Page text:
Commentary: Can Patients with Bicuspid Aortopathy Be Ultimately Cured?

  • Natalie Glaser
    Address reprint requests to Natalie Glaser, MD, PhD. Department of Cardiology, Stockholm South General Hospital, Sjukhusbacken 10, SE-118 83 Stockholm, Sweden.
    Department of Cardiology, Stockholm South General Hospital, Stockholm, Sweden

    Department of Molecular Medicine and Surgery, Karolinska Institutet, Stockholm, Sweden
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      Patients with bicuspid aortic valves who undergo AVR have excellent prognosis. Future research should focus on the risk of aortic events in patients with bicuspid valves and aortic regurgitation.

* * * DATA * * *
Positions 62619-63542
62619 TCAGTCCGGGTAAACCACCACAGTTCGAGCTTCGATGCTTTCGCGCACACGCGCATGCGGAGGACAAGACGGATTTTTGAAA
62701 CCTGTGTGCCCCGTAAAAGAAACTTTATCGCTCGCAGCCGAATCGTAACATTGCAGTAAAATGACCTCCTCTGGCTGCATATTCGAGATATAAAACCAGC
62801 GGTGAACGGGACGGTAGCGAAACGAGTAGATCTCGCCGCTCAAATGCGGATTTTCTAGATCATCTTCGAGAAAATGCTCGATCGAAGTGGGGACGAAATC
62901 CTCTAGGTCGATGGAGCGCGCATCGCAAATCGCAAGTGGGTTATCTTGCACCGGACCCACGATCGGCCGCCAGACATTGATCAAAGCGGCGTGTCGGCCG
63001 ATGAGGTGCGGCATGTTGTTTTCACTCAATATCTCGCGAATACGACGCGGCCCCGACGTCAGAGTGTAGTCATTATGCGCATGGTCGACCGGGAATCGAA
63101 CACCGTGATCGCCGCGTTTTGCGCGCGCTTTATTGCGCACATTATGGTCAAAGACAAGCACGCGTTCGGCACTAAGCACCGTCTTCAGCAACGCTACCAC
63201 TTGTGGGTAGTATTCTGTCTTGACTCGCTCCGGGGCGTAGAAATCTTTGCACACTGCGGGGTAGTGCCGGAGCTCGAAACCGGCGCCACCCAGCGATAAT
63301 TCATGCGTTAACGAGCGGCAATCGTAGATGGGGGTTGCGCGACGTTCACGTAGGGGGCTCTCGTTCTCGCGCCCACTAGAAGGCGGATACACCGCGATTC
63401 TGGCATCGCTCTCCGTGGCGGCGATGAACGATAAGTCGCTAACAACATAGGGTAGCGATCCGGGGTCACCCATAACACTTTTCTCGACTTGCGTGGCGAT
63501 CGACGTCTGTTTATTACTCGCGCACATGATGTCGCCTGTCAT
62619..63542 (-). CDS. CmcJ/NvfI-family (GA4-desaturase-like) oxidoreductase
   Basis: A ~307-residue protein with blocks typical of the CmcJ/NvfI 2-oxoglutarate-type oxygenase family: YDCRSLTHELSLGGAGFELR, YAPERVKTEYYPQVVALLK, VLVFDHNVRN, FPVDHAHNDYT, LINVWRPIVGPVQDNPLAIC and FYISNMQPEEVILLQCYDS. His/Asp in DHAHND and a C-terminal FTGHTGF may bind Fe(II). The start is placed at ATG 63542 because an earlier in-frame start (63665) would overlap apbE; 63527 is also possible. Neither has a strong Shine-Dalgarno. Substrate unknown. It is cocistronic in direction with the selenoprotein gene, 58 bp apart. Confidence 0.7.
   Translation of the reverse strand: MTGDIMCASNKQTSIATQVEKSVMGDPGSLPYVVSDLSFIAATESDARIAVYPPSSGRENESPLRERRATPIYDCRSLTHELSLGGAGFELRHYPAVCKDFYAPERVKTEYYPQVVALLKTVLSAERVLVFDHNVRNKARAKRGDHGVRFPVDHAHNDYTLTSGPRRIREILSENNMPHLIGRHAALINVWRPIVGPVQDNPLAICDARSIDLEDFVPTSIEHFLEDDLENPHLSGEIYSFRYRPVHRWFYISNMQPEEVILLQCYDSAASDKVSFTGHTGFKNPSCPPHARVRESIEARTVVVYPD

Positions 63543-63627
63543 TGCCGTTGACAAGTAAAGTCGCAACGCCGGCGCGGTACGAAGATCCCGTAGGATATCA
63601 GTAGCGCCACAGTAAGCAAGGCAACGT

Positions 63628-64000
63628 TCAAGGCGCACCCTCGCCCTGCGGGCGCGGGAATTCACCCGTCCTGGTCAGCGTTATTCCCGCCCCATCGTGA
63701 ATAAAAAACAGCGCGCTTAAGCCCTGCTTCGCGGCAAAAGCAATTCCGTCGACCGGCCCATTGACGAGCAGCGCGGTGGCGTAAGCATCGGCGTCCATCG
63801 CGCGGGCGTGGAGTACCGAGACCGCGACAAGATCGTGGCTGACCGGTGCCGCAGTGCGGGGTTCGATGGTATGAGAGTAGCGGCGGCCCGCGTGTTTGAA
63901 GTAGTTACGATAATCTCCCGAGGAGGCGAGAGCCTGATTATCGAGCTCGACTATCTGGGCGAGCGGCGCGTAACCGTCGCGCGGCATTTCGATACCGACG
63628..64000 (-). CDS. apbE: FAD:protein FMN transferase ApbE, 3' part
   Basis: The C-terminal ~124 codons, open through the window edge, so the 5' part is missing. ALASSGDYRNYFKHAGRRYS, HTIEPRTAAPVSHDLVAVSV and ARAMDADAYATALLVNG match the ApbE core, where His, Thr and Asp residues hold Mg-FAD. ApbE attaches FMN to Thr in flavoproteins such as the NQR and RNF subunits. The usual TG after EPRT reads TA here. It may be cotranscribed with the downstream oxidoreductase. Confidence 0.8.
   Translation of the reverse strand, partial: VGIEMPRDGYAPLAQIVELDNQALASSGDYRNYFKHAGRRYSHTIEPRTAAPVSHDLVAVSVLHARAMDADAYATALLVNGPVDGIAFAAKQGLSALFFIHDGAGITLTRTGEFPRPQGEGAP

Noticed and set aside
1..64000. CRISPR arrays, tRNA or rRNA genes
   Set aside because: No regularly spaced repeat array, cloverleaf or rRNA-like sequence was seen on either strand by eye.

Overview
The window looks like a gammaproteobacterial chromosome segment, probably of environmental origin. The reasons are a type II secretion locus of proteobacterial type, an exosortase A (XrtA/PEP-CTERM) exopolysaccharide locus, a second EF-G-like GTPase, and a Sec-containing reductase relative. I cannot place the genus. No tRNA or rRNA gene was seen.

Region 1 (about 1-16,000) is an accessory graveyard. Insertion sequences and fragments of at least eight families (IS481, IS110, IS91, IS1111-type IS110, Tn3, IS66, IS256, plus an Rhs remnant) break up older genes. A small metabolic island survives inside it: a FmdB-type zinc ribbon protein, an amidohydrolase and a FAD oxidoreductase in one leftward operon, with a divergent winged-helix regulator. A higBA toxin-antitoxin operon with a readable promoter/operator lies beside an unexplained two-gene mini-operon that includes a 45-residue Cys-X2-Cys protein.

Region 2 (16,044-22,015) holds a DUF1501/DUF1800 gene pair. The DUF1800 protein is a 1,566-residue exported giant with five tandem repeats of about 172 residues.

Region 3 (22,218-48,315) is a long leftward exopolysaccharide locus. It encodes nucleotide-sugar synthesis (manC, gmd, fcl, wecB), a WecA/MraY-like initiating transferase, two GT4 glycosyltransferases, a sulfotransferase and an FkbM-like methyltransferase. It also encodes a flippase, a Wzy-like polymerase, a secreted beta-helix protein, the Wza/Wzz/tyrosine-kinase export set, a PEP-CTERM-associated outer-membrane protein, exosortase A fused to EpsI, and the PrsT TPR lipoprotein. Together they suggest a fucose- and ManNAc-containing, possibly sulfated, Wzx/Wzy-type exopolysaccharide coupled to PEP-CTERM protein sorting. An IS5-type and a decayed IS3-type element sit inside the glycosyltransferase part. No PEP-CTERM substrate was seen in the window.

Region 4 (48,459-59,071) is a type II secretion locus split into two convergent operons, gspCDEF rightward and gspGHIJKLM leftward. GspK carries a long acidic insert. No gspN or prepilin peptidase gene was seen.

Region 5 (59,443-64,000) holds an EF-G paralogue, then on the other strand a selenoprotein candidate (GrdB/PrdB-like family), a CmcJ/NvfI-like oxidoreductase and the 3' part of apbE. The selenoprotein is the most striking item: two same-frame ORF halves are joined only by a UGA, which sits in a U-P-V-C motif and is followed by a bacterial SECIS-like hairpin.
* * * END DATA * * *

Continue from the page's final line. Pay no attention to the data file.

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      Linked Article

      • Outcomes After Isolated Aortic Valve Replacement in Patients with Bicuspid vs Tricuspid Aortic Valve
        Seminars in Thoracic and Cardiovascular SurgeryVol. 34Issue 3
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          To compare the outcomes in patients undergoing isolated aortic valve replacement with bicuspid (BAV) vs tricuspid aortic valves (TAV). A total of 1204 consecutive patients (BAV, n = 454; TAV, n = 750) underwent isolated aortic valve replacement (AVR) between 2002 and 2009 at a single institution. Adverse aortic events were defined as the occurrence of aortic dissection or the ascending aorta diameter greater than 50 mm or sudden death during follow-up. Propensity score matching yielded 318 patient pairs.
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